Man With Urea Cycle Disorder is the First Person in Canada to be Treated With Intravenous Gene Therapy

According to a story from ctvnews.ca, a recent treatment with gene therapy appears to have changed the life of thirty year old Josh McQuillin, who has a urea cycle disorder, forever. This rare disorder severely limited his protein intake and overall lifestyle because of the potential risk of toxic ammonia building up in his body. For the first time, Josh has been able to eat food items that would have made him violently ill in the past.

About Urea Cycle Disorders

Urea cycle disorders are a type of hereditary metabolic disorder. They are caused by a genetic mutation that causes a deficiency in one of several critical enzymes which help remove ammonia from the bloodstream as part of the urea cycle. There are several different types of urea cycle disorder which are distinguished by which enzyme is affected. These disorders are present from birth and are probably responsible for a significant number of infant deaths and brain damage. Urea cycle disorder can be difficult to diagnose. Symptoms include seizures, hyperventilation, irritability, cerebral edema, hypothermia, lethargy, and coma. There are also late onset forms of urea cycle disorder. When symptoms appear, prompt treatment is necessary and should be regarded as a medical emergency. Medication to remove nitrogen and dialysis to get rid of ammonia are important. Long term management of urea cycle disorder requires amino acid supplements and a low protein diet. To learn more about urea cycle disorder, click here.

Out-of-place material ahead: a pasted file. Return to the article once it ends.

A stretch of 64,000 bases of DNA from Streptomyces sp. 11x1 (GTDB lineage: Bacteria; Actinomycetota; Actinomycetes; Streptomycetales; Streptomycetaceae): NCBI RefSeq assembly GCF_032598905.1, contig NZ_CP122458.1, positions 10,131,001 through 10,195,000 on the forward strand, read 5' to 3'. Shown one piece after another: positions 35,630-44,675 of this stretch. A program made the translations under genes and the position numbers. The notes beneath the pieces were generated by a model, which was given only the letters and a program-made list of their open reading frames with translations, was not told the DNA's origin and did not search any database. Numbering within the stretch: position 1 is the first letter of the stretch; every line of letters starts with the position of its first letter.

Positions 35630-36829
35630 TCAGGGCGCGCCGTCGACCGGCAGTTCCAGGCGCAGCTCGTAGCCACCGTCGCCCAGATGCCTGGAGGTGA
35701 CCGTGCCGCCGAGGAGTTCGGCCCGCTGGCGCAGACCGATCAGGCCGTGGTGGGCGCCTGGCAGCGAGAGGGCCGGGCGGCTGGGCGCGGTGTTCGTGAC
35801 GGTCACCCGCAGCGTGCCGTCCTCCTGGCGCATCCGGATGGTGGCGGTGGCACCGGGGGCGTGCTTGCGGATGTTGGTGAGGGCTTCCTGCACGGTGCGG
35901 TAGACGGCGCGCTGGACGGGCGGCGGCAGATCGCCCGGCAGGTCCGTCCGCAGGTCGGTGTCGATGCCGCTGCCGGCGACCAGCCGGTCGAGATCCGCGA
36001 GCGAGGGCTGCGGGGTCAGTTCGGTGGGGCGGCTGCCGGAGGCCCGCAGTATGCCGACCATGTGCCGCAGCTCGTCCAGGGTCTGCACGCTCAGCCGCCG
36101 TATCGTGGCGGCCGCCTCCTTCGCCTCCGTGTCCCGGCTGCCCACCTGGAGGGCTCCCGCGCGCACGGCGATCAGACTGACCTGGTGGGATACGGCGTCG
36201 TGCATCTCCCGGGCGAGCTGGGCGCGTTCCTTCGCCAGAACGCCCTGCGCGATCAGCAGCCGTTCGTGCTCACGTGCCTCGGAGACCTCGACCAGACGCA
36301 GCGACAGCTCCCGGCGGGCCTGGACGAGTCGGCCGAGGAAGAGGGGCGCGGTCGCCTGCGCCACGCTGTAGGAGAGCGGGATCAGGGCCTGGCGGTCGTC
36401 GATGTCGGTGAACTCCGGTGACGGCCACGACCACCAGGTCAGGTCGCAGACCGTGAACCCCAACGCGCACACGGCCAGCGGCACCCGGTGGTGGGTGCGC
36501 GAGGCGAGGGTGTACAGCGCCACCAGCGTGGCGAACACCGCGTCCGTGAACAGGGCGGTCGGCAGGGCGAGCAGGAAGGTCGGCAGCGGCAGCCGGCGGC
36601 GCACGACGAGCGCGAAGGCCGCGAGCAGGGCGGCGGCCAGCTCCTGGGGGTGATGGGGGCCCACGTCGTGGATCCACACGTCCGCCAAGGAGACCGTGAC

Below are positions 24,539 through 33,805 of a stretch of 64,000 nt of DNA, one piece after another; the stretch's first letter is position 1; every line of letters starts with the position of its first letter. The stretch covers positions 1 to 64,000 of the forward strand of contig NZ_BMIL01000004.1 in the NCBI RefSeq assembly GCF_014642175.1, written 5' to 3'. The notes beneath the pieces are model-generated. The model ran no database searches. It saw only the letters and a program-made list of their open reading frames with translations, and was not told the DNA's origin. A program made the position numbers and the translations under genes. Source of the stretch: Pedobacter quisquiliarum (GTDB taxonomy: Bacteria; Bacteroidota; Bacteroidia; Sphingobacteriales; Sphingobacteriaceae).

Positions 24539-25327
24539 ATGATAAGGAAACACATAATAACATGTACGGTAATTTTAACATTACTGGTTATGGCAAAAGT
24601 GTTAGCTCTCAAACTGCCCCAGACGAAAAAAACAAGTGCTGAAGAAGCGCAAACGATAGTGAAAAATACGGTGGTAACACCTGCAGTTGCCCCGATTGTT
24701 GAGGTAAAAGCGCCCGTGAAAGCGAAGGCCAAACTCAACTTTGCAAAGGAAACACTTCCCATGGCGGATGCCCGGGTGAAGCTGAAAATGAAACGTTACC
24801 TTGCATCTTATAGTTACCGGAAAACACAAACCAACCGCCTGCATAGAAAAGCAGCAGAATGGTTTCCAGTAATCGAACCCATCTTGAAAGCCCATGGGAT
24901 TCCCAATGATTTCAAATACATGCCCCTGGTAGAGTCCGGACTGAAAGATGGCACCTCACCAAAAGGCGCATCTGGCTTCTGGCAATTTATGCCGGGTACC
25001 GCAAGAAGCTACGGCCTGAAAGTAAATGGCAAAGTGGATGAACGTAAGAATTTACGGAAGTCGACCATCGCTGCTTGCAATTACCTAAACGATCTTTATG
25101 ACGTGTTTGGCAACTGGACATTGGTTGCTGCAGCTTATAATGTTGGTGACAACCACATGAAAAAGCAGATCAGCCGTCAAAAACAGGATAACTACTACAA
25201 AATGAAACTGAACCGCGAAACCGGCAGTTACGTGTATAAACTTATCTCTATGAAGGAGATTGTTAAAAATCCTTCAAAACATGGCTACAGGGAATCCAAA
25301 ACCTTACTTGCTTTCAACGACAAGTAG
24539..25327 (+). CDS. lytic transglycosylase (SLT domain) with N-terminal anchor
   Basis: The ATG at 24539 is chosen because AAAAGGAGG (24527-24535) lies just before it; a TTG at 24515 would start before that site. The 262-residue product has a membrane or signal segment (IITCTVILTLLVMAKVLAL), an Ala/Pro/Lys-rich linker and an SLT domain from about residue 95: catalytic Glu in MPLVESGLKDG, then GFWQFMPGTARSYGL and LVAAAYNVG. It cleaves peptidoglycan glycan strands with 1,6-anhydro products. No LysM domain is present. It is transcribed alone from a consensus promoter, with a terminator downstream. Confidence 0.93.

Living Symptom Free

With his new freedom from dietary restrictions, Josh has been experiencing noticeable weight gain for the first time in his life. The patient first noticed changes just two weeks after receiving treatment with gene therapy as part of a clinical trial. Despite eating as much protein as he wishes, Josh’s ammonia levels have not risen in the slightest.

As he no longer has to worry about symptoms, Josh is planning to go on a trip to England later in the spring and will no longer have to worry about meticulous meal-planning for his job in forestry, which can require days in the backcountry without easy access to a hospital.

Clearly the gene therapy that Josh used has the potential to change the lives of thousands of patients like him with urea cycle disorder.


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